42. The method of claim 41, wherein formatting the first content item includes formatting the content item based on an attribute of the target device.
43. The method of claim 42, wherein the attribute corresponds to one or more attributes selected from a set consisting of a manufacturer, a model type, a display size, a pixel resolution of the device, and a bandwidth used by the device.
44. The method of claim 28, wherein the step of subsequently retrieving the first content item for the target device includes generating data corresponding to the first content item, and causing the data to be sent to the target device.
45. The method of claim 44, wherein the step of causing data to be sent to the target device includes segmenting text data generated from the first content item into data blocks specified by a transmission format.
46. The method of claim 45, wherein the transmission format is for a wireless network.
47. The method of claim 46, wherein the transmission format corresponds to a short message service (SMS) format.
48. The method of claim 28, wherein the step of subsequently retrieving the first content item for the target device using the recipe includes locating the particular content on one or more pages provided at the one or more network sites after the first content item has moved.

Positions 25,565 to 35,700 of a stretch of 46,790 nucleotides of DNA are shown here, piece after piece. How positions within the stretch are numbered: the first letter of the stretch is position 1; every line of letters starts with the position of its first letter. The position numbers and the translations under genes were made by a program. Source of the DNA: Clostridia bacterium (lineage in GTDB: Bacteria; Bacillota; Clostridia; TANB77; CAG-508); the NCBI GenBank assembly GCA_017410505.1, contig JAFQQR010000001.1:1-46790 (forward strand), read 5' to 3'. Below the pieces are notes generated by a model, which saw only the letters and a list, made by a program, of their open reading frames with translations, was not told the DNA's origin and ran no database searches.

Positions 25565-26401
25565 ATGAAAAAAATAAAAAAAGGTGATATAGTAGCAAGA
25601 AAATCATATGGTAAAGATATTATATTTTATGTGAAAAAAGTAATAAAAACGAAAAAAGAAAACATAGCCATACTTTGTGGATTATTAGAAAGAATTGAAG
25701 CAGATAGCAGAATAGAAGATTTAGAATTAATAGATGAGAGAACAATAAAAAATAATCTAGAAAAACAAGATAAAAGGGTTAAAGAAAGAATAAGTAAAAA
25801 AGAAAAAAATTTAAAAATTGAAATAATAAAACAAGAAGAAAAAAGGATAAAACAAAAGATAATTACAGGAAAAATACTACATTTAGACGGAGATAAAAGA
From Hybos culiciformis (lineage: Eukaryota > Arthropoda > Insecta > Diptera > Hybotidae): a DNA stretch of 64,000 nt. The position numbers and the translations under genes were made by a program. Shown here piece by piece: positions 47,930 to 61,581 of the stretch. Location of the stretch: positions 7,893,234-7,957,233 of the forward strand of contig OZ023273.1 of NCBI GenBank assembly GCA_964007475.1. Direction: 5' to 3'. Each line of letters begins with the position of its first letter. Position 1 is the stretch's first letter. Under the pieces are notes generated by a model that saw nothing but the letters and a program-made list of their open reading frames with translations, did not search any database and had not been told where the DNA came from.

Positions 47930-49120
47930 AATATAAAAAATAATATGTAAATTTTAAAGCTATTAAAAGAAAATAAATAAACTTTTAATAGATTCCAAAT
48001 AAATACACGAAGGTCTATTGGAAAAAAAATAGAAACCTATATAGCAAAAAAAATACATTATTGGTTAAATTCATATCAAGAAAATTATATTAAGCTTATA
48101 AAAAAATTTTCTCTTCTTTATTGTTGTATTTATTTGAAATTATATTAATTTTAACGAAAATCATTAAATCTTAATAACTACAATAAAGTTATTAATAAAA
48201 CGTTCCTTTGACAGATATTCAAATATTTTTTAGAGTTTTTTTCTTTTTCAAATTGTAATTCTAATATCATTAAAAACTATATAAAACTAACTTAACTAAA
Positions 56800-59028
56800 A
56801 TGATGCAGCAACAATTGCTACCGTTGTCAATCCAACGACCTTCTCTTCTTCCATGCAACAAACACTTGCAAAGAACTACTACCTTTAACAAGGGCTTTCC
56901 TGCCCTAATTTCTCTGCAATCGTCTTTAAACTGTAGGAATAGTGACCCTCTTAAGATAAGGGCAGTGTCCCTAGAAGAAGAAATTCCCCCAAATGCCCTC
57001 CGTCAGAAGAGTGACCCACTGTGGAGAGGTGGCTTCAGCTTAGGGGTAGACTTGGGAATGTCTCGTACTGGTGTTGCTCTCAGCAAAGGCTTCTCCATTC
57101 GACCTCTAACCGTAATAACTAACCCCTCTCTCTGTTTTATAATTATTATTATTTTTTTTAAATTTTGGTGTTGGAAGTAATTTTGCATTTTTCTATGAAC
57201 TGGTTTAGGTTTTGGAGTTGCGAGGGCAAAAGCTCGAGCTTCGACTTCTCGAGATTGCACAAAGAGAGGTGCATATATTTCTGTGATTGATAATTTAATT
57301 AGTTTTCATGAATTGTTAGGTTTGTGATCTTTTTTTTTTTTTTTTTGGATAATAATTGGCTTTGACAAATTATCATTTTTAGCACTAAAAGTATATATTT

49. The method of claim 48, wherein the step of subsequently retrieving the first content item for the target device using the recipe includes locating the particular content on one or more pages provided at the one or more network sites independent of a position of the first content item.
50. The method of claim 49, wherein the step of locating the first content item includes maintaining a document object model rendition of the one or more content resources.
51. The method of claim 50, further comprising the step of identifying one or more nodes provided in the document object model rendition that correspond to the first content item.
52. The method of claim 51, wherein the step of subsequently retrieving the first content item includes subsequently locating the node corresponding to the first content item.